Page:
Groundwater is rapidly declining across the globe, often at accelerating rates. Writing in the journal Nature, UC Santa Barbara researchers present the largest assessment of groundwater levels around the world, spanning nearly 1,700 aquifers. In addition to raising the alarm over declining water resources, the work offers instructive examples of where things are going well, and how groundwater depletion can be solved. The study is a boon for scientists, policy makers and resource managers working to understand global groundwater dynamics.
“This study was driven by curiosity. We wanted to better understand the state of global groundwater by wrangling millions of groundwater level measurements,” said co-author …
Sharks have persisted as powerful ocean predators for more than 400 million years. They survived five mass extinctions, diversifying into an amazing variety of forms and lifestyles. But this ancient lineage is now among the world's most threatened species groups due to overexploitation in poorly regulated fisheries and the proliferation of wasteful finning practices.
Led by researchers at Dalhousie University, UC Santa Barbara and The Nature Conservancy, the team came to a surprising conclusion. They found total shark fishing mortality increased from 76 million to 80 million sharks per year even though protective legislation to reduce finning increased more than 10-fold during the same time.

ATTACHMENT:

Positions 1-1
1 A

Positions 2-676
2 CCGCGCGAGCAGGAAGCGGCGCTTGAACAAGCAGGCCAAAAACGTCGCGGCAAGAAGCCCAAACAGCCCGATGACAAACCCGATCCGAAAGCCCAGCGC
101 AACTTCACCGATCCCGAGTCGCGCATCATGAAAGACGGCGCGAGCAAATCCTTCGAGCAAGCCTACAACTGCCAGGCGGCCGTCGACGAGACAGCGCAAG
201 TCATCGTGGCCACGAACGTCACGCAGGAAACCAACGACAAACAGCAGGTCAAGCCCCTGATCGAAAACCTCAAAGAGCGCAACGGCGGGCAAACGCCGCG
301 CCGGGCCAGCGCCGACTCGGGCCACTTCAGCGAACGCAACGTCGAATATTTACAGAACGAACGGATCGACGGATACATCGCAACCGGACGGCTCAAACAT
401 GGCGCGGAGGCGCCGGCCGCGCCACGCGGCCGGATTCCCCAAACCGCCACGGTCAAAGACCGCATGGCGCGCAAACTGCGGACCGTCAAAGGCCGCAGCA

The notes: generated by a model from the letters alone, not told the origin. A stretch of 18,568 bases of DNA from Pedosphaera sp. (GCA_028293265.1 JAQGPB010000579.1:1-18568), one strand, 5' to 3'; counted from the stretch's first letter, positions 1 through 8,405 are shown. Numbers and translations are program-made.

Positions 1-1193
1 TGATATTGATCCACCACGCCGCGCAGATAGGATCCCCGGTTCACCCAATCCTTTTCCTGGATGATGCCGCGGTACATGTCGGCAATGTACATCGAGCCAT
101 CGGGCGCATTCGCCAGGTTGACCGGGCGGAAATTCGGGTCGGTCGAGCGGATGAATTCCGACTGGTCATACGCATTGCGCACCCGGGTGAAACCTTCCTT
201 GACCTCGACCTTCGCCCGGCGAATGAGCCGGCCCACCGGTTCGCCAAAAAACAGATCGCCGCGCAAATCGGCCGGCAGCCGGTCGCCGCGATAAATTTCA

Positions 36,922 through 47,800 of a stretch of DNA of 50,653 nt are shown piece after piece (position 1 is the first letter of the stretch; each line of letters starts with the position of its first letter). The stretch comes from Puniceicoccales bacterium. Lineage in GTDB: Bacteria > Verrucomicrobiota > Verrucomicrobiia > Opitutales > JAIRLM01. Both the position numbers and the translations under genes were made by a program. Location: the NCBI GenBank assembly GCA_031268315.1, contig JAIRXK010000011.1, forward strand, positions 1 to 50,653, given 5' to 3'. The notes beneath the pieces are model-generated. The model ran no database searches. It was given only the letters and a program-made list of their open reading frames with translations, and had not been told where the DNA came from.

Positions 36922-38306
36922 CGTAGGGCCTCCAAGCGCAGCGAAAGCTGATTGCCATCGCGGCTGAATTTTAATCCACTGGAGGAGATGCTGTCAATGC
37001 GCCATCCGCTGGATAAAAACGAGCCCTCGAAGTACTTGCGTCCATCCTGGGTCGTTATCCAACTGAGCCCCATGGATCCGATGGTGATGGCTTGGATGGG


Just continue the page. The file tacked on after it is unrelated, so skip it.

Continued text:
Biodiversity data collection is growing exponentially. The increase is driven in part by international commitments to conservation, market investments and technological advances, and the growing urgency of human impacts including climate change. Nations increasingly rely on biodiversity data in order to strategically meet global conservation targets for the coming decades. But not all data is collected equally.
Millie Chapman, a postdoctoral scholar at the UC Santa Barbara-based National Center for Ecological Analysis and Synthesis (NCEAS), studies the social and political context of biodiversity data collection. In a recent Science publication, Chapman and her colleagues…
Though spatially distinct, the Santa Barbara Channel’s subtidal kelp forests and its sandy beaches are intimately connected. Giant kelp (Macrocystis pyrifera), the foundation species of rocky reefs, also serves as a major part of the beach food web when fronds of the giant seaweed break away from the forest and are transported to the beach.
“The kelp forest and the beach are both highly dynamic ecosystems,” said UC Santa Barbara coastal marine ecologist Jenny Dugan, who co-authored the paper. “How the dynamics of those two ecosystems interact and behave is the key question here, especially with the beach system so dependent on the kelp forest.”